What is the latest trend, such as a green initiative to use recycled packaging or working with social media influencers for promotion?
What are some upcoming events to take advantage of, such as a trade show, holiday or recent news release?
Is there a loophole in your market, such as a cheaper supplier or opportunity to eliminate the middleman?
Is there an opportunity to expand to a larger building or better location?
Could the business be sold soon? Or on the other hand, could this business buy smaller, local businesses to expand?
04. Understand potential threats
These are external factors which can put a business in a negative light. And just like opportunities, threats are often similar for both you and your competitors. However, some threats can be individual to an organization, such as a particularly bad PR scandal from an unhappy customer. It’s extremely important to learn how to mitigate these, and prevent them from turning into larger issues in the future.
Although threats come last in the SWOT analysis, it might be a good idea to address them first off paper. Like a small fire, if you don’t act quickly, threats can sometimes cause irreplaceable damage.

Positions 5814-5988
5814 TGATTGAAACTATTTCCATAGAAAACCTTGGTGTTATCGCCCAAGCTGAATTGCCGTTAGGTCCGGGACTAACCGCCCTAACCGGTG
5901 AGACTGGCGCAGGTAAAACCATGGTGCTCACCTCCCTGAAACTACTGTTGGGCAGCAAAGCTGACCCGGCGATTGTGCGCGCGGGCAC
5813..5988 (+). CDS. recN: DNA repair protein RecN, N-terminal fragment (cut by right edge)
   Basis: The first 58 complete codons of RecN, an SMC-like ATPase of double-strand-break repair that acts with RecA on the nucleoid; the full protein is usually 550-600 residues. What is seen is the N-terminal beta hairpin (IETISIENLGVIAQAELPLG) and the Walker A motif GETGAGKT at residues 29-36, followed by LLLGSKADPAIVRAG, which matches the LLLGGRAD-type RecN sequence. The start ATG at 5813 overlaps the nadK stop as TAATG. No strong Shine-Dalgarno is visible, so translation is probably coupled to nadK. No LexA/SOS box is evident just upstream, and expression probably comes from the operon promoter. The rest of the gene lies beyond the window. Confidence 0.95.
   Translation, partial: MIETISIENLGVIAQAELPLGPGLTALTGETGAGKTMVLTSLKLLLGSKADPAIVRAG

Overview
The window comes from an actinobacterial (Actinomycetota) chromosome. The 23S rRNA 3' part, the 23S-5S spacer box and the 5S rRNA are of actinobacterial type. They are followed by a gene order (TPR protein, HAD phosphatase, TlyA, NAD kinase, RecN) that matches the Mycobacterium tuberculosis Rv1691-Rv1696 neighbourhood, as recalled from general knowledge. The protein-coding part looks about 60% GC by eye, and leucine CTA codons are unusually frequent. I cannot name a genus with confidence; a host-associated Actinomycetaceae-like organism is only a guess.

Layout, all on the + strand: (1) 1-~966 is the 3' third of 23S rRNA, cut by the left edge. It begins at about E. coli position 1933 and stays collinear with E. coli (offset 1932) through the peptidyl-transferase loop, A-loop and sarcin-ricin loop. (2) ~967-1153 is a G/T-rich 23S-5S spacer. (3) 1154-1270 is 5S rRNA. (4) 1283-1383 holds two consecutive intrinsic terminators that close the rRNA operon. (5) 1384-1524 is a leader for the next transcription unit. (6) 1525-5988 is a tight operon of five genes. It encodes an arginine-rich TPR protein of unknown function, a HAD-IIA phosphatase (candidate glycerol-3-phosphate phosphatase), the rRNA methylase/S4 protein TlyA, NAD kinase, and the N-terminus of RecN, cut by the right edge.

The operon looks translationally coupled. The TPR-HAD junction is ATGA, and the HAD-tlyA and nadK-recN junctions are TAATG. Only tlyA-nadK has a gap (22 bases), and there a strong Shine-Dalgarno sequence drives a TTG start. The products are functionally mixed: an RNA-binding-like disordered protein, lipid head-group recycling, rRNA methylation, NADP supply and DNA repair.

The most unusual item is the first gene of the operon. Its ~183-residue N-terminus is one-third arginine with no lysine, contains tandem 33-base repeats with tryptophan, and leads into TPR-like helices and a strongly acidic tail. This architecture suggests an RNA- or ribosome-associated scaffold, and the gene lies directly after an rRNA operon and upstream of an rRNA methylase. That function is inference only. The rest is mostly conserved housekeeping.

Here are examples of potential threats:
Is a customer expressly unhappy with a particular product or service?
Is the market fluctuating, i.e., are prices rising, are consumers purchasing alternatives, etc.?
Are there new government regulations to watch out for?
What is it that they are doing better? Do some market research to find out.
Will new technology become available in the near future that could make this business’s products or services obsolete?
Are consumers no longer expressing interest in these services?
05. Make a business plan
Now that you’ve laid out the most important components affecting the success of your organization and your competition, you have the tools you need to develop a strategy. This plan will guide you to make improvements in your company, and compete on a level playground with your competition.
Consider these five steps in working through your plan:
Get feedback on your own SWOT analysis from your employees and other relevant stakeholders.
Communicate your ideas to your team members, making sure that everyone is on board and held accountable.
Prioritize your action items, starting with the most important factors first. (Perhaps these are your threats if they are urgent matters.)
Execute your plan with a business proposal. Introduce the plan in the format of listed action items for your team, making sure to assign a designated person for each topic.
As your business continues to grow and evolve, know that this is just a snapshot of a moment in time. Many of these factors are subject to change at a later date. It’s a good idea to come back to this exercise in the future so that you can properly assess where your business stands in your industry and how far along you came.